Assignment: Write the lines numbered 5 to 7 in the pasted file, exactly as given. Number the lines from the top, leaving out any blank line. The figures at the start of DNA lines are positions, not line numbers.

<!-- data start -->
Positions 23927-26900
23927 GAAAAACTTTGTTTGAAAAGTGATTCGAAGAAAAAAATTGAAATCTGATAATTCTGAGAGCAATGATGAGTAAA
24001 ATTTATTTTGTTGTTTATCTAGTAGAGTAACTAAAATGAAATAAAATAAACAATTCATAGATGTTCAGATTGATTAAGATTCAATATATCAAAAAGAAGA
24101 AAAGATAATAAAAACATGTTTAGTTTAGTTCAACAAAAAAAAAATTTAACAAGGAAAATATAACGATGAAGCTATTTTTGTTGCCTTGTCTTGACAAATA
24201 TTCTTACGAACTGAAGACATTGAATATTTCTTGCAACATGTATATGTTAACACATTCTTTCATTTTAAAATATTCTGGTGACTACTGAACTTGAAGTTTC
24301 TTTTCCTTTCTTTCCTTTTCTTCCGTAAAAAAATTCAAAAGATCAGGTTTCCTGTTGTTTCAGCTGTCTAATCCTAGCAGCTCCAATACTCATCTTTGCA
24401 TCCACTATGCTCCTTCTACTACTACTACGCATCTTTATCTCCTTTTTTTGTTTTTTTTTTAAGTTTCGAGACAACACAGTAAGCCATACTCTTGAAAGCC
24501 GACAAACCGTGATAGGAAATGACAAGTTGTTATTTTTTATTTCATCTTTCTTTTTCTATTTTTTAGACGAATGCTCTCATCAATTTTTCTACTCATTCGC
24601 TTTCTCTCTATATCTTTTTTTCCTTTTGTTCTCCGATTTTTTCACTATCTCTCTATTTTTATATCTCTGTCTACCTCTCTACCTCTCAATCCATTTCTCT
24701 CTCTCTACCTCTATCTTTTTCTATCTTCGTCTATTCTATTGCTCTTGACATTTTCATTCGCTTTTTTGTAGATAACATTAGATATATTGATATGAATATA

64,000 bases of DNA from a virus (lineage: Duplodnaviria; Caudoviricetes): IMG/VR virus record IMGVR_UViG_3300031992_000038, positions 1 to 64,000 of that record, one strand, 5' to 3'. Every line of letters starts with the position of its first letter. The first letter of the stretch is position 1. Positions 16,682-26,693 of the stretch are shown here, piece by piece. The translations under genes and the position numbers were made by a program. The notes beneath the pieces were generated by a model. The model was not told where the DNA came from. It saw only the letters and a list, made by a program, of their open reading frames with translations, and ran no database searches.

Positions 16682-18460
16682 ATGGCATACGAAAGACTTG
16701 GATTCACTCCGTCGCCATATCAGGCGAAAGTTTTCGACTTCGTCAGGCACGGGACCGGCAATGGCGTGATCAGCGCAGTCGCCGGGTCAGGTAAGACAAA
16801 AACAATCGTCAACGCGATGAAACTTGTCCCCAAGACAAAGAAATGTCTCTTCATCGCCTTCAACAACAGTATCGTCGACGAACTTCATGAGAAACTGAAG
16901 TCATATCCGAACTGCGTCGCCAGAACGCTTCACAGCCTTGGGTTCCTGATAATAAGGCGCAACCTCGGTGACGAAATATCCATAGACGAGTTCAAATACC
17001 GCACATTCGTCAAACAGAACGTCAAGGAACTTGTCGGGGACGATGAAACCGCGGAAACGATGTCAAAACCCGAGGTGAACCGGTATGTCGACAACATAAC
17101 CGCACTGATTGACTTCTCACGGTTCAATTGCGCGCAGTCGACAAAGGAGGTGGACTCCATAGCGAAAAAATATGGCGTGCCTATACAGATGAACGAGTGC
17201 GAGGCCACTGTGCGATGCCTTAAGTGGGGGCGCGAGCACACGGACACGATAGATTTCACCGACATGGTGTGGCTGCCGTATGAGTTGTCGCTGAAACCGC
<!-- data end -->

24201 TTCTTACGAACTGAAGACATTGAATATTTCTTGCAACATGTATATGTTAACACATTCTTTCATTTTAAAATATTCTGGTGACTACTGAACTTGAAGTTTC
24301 TTTTCCTTTCTTTCCTTTTCTTCCGTAAAAAAATTCAAAAGATCAGGTTTCCTGTTGTTTCAGCTGTCTAATCCTAGCAGCTCCAATACTCATCTTTGCA
24401 TCCACTATGCTCCTTCTACTACTACTACGCATCTTTATCTCCTTTTTTTGTTTTTTTTTTAAGTTTCGAGACAACACAGTAAGCCATACTCTTGAAAGCC